OnePlus was once the darling of smartphone enthusiasts. But as the company has grown over the past half-decade, culminating in the recent launch of the OnePlus 8 series, it's faced accusations that it no longer represents the core fans who helped build its brand.
Let's start by contrasting the OnePlus of old with the company that we know today. Back then, you needed an invite to even be able to buy a OnePlus phone. The first phone ran CyanogenMod, the custom ROM of choice for many an Android nerd, back when that sort of thing was more mainstream. And above all else, buying OnePlus in 2014 meant you got tip-top flagship specs — that all-important Snapdragon 800 processor — for a whole lot less than the competition. OnePlus was all about giving you those lustworthy specs and vanilla Android software at a price that was way more accessible to a lot of people. That alone was the initial value proposition that set the company apart.
That's a far cry from the larger, and far more successful company that exists today — with its carrier deals, flashy launch events, multiple devices per year, limited edition McLaren-flavored variants and the occasional concept device. In its home market of China, OnePlus even sells TVs. OnePlus has grown up, its phones are more expensive, and as a result, to many people, it looks like just another big manufacturer. What used to be a small, scrappy upstart catering mainly to smartphone enthusiasts (and whose success depended on keeping the nerds happy) has, according to some, become just another big brand selling expensive phones that most people will end up buying on contract.
So is that a fair criticism? And if you're the kind of person who was all over the OnePlus One six years ago, should you feel let down or even distrustful of what the company has become today?
Let's start with an example of where OnePlus's newfound scale in the late 2010s actually made things better for those enthusiasts: the company's exemplary track record for software updates. A couple of years back, OnePlus joined the Android beta program, and pushed out upgrades to Android 9 and Android 10 faster than just about anyone else. Now granted, Android itself is a different beast compared to five years ago, thanks to endeavors like Project Treble. But if you look at what the much smaller OnePlus achieved in 2015... well, let's just say that OnePlus One and OnePlus 2 owners were in for a much, much longer wait for those OTAs.
At the same time, OnePlus's phones have some of the longest support lifespans in the Android world. A new OnePlus 8-series device is supported for platform updates through until 2022, and security patches until 2023.
That's all well and good for unlocked OnePlus owners, but the fact that the company now deals with carriers means it also has to play by their rules for network-branded phones. Consequently, updates for those variants are often much slower. The most egregious example: Android 10 for the EE OnePlus 7 Pro 5G, which arrived more than five months later than its 4G counterpart. Few brands can get involved in the carrier system without one or two compromises.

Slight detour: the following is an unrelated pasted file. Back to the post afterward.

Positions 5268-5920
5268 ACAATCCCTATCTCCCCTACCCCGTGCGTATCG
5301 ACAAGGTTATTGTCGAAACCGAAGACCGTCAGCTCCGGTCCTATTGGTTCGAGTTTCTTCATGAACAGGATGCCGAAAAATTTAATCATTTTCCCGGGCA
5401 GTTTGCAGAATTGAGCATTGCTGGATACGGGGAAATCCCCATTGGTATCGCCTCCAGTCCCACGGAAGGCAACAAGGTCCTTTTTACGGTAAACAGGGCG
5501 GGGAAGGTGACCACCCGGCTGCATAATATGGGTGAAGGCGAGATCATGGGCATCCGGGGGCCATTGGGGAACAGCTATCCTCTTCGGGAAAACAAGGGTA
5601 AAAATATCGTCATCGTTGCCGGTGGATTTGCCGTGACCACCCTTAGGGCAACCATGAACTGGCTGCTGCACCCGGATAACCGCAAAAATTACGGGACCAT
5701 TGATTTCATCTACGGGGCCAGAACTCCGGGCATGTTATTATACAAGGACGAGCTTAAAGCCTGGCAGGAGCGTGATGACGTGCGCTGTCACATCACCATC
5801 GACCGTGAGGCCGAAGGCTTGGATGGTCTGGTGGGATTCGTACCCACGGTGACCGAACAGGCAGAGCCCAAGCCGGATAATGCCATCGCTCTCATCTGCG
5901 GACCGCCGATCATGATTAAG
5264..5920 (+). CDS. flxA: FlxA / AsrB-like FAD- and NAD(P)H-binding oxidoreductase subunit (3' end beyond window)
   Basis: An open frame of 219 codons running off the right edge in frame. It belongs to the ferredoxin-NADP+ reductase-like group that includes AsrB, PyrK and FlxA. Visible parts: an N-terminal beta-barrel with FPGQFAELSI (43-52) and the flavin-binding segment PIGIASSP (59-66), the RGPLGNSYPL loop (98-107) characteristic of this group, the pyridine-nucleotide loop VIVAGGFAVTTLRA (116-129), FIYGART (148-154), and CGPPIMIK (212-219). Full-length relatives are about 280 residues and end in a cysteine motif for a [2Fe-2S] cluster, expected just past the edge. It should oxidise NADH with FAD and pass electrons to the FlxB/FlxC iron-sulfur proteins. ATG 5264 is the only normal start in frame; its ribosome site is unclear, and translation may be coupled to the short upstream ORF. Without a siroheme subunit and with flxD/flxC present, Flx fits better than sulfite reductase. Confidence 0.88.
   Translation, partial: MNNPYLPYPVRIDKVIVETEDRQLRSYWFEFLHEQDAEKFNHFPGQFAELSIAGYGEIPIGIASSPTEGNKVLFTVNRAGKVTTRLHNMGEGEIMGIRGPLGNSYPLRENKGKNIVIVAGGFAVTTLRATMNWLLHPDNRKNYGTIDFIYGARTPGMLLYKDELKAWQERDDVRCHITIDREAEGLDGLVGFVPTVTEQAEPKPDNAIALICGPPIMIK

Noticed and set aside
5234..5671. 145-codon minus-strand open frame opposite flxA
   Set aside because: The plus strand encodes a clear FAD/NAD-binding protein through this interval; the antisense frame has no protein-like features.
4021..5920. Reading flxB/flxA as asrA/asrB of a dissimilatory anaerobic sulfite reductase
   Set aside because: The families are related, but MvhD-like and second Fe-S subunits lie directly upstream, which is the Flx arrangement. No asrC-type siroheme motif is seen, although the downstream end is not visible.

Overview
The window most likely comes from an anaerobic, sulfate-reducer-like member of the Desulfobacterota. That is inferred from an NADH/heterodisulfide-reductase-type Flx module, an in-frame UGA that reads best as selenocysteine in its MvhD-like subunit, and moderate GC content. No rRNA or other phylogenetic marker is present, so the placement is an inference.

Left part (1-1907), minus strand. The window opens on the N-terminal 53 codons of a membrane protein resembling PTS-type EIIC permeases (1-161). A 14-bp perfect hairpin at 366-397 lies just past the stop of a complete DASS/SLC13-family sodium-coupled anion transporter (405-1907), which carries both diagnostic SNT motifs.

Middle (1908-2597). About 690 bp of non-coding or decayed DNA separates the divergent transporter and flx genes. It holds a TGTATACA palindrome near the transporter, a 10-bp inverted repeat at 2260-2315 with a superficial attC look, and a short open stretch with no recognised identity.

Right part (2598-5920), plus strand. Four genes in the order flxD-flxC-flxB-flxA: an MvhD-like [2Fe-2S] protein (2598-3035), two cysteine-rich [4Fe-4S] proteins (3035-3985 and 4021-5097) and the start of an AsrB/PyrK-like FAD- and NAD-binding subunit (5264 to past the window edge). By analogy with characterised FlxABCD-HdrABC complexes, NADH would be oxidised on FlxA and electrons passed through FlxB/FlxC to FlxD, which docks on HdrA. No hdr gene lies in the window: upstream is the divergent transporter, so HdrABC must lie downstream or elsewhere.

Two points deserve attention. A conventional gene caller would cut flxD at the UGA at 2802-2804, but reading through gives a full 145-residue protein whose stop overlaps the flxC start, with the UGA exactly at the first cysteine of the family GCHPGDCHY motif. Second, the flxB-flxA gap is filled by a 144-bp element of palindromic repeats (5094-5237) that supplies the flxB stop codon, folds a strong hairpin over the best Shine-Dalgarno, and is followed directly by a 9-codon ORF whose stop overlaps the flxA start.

Let's look at the nature of that software for a second, because that's another important factor in the soul of OnePlus. Ever since the OnePlus 2, the company's OxygenOS platform has delivered speedy performance and thoughtful features on top of a largely vanilla-flavored variant of Android. OnePlus fans have also played a significant role in determining the direction that the software goes. And it's been thanks to that ongoing conversation between fans and OnePlus that we've gotten features like Zen Mode for digitally detoxing. In more recent phones like the OnePlus 8, the new OnePlus Laboratories area showcases new features suggested by fans that aren't quite ready for prime time yet.
The OnePlus fan phenomenon was also alive and well at the brand's various launch events in 2019, with fans taking up a significant chunk of space at the kind of event that'd normally be reserved for industry partners, media and analysts. The same can be seen at the heavily-attended popup events that gave fans the chance to snap up new OnePlus phones before the street date. Die-hard OnePlus fans were still around and willing to queue up, iPhone-style, for the new hardware.
True, OnePlus started out as a small niche player, but nobody gets into any business, especially the smartphone business, to stay small. And the way you get big in the smartphone space is by branching out and courting carriers, because that's where most people still buy their phones. Physical shelf space is vital in reaching that critical mass of customers.
That doesn't mean OnePlus has abandoned its core fanbase. Those people continue to guide the direction of its products. It's just that the resulting phones now sell further and wider than before.